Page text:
Crater Snorkel and Others

After your Molokini crater snorkel you may want to snorkel or dive some of Maui’s other great dive spots. This includes Airport Beach, Honalua Bay, Black Rock, Kapalua Bay, Jodo Reef, Mala Wharf, Canoa Beach, and Marriott Reef. Beginners will love Jodo Reef as it is easily accessible and not deep. Marriott Reef has reefs as tall as 15 feet with all types of sea life.

Maui Must Sees

When you are out of the water there are other amazing sites you will want to see around Maui. Makhiku Falls are highly recommended and they are about a half a mile from the top of the Pipwai Trail. The falls are 185 feet tall, which is impressive. Continuing on the trail will carry you to Waimoku Falls, which are even more impressive.

Tourists should also check out Kuloa Point. However, it is dangerous to swim in the ocean here and tourists should stay in the pools. The trail that leads to Kuloa Point begins at the Kipahulu Visitor Center and winds its way past historic sites.

Molokini Crater Snorkeling and more about molokini Molokini Crater Snorkeling and more about molokini Molokini Crater Snorkeling and more about molokini Molokini Crater Snorkeling and more about molokini Molokini Crater Snorkeling and more about molokini  

Navigate TheSea

spacer How Are Ocean Currents Formed
There is much to say about ocean currents and their impact on the environment, as well as their interactions with weather patterns and a number of unique... more
spacer How Are Ocean Currents Formed
When it comes to looking at how oceans affect the climate, it is very important to point out that our Earth's climate is made up of an extremely complex set... more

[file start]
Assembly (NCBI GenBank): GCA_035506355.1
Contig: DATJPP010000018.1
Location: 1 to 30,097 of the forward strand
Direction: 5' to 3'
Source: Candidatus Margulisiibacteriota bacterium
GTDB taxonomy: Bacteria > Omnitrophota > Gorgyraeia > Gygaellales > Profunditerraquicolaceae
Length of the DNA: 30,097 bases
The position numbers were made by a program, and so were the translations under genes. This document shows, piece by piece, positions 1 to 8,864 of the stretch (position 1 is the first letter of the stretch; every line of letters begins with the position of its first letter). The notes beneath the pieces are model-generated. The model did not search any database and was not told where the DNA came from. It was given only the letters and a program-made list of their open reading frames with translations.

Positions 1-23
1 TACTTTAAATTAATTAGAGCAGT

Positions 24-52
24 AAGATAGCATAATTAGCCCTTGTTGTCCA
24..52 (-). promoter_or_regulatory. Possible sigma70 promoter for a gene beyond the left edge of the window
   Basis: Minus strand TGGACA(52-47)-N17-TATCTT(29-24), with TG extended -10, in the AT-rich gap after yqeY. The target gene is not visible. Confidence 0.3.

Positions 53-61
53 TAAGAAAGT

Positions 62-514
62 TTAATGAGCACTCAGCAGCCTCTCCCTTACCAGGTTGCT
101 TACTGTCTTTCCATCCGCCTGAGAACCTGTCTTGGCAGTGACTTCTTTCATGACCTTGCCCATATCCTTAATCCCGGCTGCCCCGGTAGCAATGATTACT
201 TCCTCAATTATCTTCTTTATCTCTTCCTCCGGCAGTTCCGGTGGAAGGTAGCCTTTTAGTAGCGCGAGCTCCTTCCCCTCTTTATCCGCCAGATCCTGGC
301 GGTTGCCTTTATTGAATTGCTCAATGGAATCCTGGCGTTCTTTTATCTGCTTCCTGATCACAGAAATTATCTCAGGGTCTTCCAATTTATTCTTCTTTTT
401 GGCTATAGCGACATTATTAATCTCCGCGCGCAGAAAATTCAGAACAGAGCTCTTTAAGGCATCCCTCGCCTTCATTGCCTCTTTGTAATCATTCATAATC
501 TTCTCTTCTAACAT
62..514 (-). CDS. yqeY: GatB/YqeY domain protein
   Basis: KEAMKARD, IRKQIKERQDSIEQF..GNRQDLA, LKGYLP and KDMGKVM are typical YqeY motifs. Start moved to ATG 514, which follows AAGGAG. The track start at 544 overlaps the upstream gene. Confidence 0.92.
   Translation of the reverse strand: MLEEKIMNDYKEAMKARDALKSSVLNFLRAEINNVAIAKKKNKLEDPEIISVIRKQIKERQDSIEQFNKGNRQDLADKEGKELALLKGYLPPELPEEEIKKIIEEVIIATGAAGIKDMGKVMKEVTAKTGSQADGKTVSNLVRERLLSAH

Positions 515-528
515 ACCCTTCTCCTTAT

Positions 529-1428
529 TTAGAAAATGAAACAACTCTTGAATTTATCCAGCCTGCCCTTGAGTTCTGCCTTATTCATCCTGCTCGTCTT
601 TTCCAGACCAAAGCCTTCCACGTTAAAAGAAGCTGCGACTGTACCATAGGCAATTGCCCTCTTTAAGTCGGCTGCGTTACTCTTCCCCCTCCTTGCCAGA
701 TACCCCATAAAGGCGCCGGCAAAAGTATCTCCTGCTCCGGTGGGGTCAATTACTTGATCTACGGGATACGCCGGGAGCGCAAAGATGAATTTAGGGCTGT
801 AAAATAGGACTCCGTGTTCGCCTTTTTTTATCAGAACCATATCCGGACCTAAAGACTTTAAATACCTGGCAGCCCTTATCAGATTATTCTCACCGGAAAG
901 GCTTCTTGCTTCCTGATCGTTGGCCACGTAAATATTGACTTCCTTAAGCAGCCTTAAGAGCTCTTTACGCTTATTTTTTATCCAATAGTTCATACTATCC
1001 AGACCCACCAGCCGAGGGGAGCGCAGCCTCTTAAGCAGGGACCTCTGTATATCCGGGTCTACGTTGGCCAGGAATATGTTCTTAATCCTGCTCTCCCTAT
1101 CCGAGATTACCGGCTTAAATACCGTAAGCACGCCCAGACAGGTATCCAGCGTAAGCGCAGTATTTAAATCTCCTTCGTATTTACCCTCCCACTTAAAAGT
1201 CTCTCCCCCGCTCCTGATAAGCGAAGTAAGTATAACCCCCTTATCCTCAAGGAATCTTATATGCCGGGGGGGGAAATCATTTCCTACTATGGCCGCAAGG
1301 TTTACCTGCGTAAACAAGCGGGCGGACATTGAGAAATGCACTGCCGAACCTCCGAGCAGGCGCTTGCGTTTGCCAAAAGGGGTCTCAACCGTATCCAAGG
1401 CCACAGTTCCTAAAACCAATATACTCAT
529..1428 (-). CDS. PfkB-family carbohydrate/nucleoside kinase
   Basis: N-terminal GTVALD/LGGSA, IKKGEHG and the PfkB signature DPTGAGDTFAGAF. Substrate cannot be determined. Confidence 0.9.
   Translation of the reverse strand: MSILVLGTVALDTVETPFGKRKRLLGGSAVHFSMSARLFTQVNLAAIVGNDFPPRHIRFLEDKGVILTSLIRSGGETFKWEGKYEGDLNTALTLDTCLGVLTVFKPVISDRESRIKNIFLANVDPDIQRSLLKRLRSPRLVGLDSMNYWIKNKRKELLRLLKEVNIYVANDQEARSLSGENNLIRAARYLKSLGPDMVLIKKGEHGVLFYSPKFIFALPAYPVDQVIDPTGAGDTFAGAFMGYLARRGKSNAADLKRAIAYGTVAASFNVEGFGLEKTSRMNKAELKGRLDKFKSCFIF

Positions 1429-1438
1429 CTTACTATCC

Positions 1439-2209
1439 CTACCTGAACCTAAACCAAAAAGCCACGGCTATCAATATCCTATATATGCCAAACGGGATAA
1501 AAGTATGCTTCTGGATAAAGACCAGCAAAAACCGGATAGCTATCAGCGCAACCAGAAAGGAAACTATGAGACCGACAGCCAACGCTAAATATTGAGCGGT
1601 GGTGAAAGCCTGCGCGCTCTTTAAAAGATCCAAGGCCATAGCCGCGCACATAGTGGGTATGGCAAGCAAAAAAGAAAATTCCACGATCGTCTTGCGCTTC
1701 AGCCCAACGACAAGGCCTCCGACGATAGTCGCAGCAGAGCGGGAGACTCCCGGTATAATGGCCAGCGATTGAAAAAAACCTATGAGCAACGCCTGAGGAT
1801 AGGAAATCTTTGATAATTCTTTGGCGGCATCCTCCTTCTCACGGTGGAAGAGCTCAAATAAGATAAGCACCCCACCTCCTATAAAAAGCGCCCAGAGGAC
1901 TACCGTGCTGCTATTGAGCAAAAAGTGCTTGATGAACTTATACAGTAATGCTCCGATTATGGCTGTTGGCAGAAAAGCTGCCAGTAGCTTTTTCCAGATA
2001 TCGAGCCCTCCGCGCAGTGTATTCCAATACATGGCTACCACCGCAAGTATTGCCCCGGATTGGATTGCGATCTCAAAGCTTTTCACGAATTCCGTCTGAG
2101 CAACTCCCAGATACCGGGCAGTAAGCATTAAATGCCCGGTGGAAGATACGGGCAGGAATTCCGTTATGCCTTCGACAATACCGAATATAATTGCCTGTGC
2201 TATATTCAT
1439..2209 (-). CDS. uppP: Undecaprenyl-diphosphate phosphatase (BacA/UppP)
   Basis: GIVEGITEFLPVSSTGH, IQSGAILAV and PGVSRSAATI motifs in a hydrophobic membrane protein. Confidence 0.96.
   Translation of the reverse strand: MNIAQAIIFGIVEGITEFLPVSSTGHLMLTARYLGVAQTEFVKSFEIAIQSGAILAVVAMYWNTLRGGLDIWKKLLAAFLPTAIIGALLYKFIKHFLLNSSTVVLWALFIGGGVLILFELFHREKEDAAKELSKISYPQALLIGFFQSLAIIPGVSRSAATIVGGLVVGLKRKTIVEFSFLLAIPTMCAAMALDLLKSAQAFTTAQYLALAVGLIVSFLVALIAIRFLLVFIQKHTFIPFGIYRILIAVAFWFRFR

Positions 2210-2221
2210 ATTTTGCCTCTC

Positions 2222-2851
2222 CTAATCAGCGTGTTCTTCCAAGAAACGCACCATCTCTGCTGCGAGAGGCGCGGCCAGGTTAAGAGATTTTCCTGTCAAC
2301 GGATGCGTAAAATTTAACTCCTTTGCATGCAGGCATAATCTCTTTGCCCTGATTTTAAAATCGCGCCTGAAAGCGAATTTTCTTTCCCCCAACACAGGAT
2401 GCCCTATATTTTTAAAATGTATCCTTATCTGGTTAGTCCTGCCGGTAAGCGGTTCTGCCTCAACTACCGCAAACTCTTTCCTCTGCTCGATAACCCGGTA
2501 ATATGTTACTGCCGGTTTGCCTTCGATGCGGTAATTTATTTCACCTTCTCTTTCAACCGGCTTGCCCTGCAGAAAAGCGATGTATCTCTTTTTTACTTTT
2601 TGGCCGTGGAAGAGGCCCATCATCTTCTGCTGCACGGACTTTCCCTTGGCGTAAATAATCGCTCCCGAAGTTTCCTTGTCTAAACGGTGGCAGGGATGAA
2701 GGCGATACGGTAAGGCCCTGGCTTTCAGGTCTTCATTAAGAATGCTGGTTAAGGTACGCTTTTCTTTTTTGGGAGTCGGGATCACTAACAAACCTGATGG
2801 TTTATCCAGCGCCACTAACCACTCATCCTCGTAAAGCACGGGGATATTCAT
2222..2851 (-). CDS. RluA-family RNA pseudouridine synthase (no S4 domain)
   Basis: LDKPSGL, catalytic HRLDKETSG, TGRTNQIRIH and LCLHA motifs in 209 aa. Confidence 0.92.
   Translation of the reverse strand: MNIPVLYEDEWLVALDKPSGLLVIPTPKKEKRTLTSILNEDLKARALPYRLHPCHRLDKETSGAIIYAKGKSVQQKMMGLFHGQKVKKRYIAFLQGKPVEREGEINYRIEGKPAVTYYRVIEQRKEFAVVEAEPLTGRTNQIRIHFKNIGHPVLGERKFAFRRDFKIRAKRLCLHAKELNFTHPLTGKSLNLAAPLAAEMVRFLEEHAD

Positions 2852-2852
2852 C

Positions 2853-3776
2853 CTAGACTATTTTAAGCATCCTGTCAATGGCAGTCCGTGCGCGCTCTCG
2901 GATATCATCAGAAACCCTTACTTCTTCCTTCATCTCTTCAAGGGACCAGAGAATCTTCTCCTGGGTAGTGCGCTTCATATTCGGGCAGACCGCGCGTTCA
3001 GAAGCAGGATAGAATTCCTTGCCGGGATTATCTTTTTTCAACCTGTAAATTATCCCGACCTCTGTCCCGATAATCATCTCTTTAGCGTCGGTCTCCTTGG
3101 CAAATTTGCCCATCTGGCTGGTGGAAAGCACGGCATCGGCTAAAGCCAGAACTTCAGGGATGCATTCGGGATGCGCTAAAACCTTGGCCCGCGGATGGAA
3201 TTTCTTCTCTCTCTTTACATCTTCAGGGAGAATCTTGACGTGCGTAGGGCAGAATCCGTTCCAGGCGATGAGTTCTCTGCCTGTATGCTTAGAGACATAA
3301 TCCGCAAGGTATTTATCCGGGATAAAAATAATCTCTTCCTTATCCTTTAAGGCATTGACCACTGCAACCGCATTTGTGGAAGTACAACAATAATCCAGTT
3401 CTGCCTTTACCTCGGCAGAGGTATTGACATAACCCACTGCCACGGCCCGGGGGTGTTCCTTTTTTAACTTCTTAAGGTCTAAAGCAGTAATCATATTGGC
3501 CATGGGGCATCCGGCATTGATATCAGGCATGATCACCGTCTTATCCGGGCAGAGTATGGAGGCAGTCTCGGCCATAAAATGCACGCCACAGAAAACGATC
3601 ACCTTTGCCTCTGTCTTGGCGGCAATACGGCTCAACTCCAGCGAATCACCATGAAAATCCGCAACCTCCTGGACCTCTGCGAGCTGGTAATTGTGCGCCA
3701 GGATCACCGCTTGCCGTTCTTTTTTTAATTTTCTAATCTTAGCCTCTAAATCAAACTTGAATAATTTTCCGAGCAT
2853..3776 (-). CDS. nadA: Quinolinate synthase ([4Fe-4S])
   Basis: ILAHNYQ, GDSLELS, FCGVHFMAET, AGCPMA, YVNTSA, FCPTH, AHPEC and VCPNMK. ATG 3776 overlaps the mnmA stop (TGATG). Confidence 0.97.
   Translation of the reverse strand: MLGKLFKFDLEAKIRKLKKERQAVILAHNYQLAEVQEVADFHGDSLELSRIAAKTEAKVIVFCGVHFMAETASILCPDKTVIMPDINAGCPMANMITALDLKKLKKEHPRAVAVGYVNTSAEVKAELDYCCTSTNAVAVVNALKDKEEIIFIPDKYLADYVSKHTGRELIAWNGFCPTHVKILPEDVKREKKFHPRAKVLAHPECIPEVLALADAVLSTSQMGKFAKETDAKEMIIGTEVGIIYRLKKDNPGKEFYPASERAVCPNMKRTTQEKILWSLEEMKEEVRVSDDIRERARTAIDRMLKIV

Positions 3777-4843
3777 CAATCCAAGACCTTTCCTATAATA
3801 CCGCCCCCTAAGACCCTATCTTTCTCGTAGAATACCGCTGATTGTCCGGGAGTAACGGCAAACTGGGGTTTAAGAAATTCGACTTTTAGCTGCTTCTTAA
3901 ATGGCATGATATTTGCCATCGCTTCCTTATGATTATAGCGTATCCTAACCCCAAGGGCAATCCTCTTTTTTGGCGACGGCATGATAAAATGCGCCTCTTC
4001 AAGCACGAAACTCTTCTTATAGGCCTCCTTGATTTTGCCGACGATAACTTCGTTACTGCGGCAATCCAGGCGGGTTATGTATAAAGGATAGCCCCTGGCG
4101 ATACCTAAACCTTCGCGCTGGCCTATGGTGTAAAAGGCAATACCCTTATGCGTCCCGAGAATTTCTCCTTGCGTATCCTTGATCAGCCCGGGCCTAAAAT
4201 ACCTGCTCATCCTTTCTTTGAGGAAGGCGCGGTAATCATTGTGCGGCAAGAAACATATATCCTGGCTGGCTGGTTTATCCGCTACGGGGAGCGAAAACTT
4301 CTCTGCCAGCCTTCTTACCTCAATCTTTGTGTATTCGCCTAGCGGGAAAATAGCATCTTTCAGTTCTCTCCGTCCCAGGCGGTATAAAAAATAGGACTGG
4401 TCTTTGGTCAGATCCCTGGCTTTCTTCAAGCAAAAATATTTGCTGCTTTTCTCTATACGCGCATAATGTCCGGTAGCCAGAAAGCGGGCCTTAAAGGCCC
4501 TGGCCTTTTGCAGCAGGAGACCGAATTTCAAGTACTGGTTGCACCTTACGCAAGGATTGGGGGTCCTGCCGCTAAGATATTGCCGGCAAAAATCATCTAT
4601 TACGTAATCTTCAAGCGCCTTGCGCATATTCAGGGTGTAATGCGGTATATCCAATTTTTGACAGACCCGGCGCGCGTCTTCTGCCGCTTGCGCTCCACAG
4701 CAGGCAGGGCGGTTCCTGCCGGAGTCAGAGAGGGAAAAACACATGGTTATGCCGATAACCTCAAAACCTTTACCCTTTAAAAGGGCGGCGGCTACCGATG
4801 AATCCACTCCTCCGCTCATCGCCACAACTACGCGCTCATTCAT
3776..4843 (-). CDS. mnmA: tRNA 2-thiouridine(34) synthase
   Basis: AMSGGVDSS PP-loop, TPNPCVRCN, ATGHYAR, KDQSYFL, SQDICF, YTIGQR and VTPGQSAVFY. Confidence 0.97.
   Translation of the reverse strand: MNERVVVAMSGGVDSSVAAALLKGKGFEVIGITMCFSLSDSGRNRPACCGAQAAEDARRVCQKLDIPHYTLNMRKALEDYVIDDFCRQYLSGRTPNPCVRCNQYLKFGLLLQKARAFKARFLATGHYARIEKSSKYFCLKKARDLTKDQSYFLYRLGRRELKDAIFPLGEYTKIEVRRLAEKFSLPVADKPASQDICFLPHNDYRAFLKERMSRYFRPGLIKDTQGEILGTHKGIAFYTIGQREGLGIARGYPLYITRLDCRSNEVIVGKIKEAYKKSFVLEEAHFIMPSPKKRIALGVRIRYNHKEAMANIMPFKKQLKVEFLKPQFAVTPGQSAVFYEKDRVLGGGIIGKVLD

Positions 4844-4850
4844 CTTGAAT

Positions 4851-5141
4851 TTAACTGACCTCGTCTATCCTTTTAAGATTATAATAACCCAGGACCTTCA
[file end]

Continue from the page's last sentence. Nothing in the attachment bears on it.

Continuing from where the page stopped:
How Sound Travels Faster in the Ocean
It is actually an established fact that sound travels faster in water than in the air, but the statement that sound travels faster in the ocean requires... more
spacer 90% of Volcanoes Are In Oceans
Although they can't be seen, deep ocean volcanoes are the most prevalent in the world. In fact, well over 80% of all volcanic activity happens... more

Welcome To TheSea

Blane Peruns TheSea
I can't stress enough how rewarding diving can be. I'm lucky enough to be able to work in any location world-wide and spend allot of time traveling. These days you can get a resort course and be diving by midday.
spacer How Deep Is the Mariana Trench
Many who have heard about the area known as the deepest point in the Pacific Ocean would ask: how deep is the Mariana Trench and why is it considered to be so important?... more
spacer Mid-Oceanic Ridge
The mid-oceanic ridge is one of the most impressive structures on Earth. Stretching across the entire planet, it is actually barely visible due to the fact that it is... more
spacer Pacific Ocean Garbage Patch
The Pacific Ocean garbage patch, also called the Pacific trash vortex, is a large rotating system of currents in the central area of the North Pacific Ocean where a... more
spacer Atlantic Ocean is Getting Bigger
It's common knowledge in the scientific community that refined measurements show the North American plate is actually drifting away from Europe, thus making the Atlantic... more

© 1999 - 2016 TheSea All rights reserved.